The commercial sexual exploitation of girls in this country and this city is an issue, which for the past several decades has been one of the most secretive criminal industries in the world.  In this city alone, there are thousands of girls between the ages of 12 and 24 sexually exploited every single day, which in a nation whose core values are freedom and equality, is unacceptable.  Thankfully, after the hundreds of years that this injustice has been occurring, people are starting to realize the importance of this issue.  People are starting to realize just how far the commercial sexual exploitation of girls spans and just how close to home it occurs.  This generation is the future of our city, our country, and our world, and if the children of this generation aren’t safe, then our future is not secure.  People in this country who are not exposed to this issue, tend to think that these atrocities only happen in countries like Cambodia and India.  Until people realize that their cities and neighborhoods aren’t as safe as they may seem, and until those who do know about this issue start to realize that the only way to stop these heinous crimes is to empower the exploited youth, and inform the thousands of children at risk, the country that many of us pride ourselves in creating is no better than the countries that we see on the news every single day.  Finally, there is an organization full of unbelievably dedicated and amazing people, who realize what this issue is and how to put an end to it.  That organization is called Girls Educational and Mentoring Services (GEMS).


Gems was founded by one of the most amazing people I have ever met, her name is Rachel Lloyd.  After growing up in the United Kingdom in an unstable and often abusive home, Rachel who at the time was just a teenager left her home and fell into the dark and seemingly endless hole that is sex trafficking.  She was sold, beaten, raped, gang raped, and nearly killed by both her abusive captors, and herself as a result of her numerous suicide attempts.  Rachel; however, was lucky enough to escape the sex industry and relocate to the United States to work as a missionary to help victims of sex trafficking.  And in 1998, at the age of 23, Rachel founded Gems with 30 dollars and a borrowed computer, which now has helped thousands of girls directly and reached out to tens of thousands more.  Gems’ mission is to empower victims of sex trafficking aged 12-24 and help them achieve their full potential, as well as putting an end to the commercial sex industry by changing individual lives, transforming public perception, and revolutionizing the systems and policies that impact sexually exploited youth.  Gems helped 357 girls in 2013 and reached over 1500 children through their hugely successful outreach initiative.  They provide court mandated sessions, medical and psychological care, educational help and GED tutoring, crisis and semi permanent housing for up to two years, among many other services to help the girls who come to Gems get back on their feet and feel empowered.  Gems also helped pass the milestone Safe Harbor Act, which ensures in the state of New York that a victim of child sexual exploitation, will not be prosecuted and thrown in prison for being a victim of statutory rape, which happened and still happens far too often.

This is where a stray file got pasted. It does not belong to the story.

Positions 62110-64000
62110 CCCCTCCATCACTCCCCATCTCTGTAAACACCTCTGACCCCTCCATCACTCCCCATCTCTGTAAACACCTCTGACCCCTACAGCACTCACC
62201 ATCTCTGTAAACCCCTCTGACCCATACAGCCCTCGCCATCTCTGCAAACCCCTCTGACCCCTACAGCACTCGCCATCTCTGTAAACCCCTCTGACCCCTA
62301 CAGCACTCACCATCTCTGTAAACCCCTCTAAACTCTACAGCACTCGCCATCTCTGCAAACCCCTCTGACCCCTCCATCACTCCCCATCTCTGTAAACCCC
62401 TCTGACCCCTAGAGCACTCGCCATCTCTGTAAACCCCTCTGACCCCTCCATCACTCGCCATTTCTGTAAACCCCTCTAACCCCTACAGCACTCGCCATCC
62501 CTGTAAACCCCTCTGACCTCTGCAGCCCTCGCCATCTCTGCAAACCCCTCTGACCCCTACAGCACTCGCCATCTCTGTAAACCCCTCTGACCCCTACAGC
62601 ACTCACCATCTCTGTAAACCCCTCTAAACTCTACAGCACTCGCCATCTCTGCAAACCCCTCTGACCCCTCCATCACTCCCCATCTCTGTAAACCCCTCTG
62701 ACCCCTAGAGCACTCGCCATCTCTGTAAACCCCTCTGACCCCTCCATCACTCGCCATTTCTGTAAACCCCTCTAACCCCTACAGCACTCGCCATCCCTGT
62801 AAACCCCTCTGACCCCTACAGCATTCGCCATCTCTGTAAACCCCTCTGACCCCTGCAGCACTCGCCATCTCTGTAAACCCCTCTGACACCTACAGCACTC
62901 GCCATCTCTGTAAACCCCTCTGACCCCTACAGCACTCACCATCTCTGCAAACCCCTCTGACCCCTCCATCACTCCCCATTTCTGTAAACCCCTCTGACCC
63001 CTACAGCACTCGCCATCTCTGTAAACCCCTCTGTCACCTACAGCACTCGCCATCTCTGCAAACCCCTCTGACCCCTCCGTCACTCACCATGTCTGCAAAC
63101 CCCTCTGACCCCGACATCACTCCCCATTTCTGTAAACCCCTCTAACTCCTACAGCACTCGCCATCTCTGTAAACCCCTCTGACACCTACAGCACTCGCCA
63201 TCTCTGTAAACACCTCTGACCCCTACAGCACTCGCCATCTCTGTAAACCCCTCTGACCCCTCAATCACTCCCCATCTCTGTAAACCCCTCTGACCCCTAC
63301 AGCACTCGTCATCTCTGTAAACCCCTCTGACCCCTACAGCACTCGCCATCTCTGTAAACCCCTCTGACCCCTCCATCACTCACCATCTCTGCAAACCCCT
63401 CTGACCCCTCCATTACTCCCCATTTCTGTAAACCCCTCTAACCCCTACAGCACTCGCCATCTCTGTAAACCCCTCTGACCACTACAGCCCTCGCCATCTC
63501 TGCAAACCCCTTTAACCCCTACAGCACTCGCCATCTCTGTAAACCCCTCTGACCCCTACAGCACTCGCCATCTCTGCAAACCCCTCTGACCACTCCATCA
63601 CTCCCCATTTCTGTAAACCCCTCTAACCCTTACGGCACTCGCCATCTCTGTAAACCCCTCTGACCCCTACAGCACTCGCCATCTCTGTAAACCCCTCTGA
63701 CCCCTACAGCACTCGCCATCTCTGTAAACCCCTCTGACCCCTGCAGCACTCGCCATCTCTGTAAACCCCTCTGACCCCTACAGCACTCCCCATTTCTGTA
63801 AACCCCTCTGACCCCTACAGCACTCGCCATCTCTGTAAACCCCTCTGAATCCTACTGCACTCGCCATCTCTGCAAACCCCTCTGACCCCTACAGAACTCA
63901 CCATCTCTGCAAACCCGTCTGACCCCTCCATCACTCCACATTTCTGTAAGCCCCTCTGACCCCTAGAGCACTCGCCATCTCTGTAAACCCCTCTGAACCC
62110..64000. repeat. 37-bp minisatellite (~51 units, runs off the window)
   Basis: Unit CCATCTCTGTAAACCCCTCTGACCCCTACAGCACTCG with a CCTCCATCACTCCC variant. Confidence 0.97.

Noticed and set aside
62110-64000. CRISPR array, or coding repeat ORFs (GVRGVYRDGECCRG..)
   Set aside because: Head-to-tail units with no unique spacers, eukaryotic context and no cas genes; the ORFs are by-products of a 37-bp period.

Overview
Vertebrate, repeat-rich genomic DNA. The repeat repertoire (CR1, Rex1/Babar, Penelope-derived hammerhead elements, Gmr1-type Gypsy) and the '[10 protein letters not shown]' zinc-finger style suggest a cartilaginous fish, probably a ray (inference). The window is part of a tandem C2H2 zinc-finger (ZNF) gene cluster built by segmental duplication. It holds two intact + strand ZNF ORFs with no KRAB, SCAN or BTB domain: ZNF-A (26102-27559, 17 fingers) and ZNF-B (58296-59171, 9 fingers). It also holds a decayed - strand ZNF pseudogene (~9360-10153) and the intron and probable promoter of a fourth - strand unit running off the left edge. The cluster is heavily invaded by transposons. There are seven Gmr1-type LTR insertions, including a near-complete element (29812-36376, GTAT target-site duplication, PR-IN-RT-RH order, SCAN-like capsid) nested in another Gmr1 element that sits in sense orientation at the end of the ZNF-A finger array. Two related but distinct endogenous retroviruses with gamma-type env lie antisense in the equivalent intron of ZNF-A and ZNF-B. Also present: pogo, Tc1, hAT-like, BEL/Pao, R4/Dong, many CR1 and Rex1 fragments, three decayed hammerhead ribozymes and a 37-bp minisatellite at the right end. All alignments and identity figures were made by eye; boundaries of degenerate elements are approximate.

1) In what ways did your attitude toward our social issue change over the course of the project?

When I first heard about and started to research this issue I had a similar reaction to that which I see whenever I try to explain this issue to someone else.  There are generally three barriers, which the mind seems to put up when faced with a reality that is so hard to believe.  The first step is shock and disbelief, followed by someone trying to rationalize the idea by saying that it happens in different countries or that it’s a small anomaly in this country.  Finally, people start accusing the girls of being insecure, or having a mental disability, or just wanting to have sex at a young age as a form of fun or rebellious behaviour.  These reactions are understandable given the shocking nature of the reality, which people need to face.


2) What skills did you develop over the project?

When faced with this project and this issue, which I grew more and more concerned and involved with, I worked a lot on my public speaking skills, as well as interpersonal skills when meeting members of Gems and our interview with two members of their team.  Furthermore, I found myself devoting a large amount of time to editing media to make it appealing to our audience as well as the presentation, which we presented.  Team work also played a huge role in this project, which proved challenging, but ended up being an enriching experience.  The biggest thing I took away from this is learning about this issue and in the process meeting people like Nicholas Krystof, Kennedy Odede, Rachel Lloyd, and learning about nonprofits all around the world like Shining Hope for Communities, Half the Sky, The Polaris Project, and Gems.


3) What aspect of the project did you find most challenging?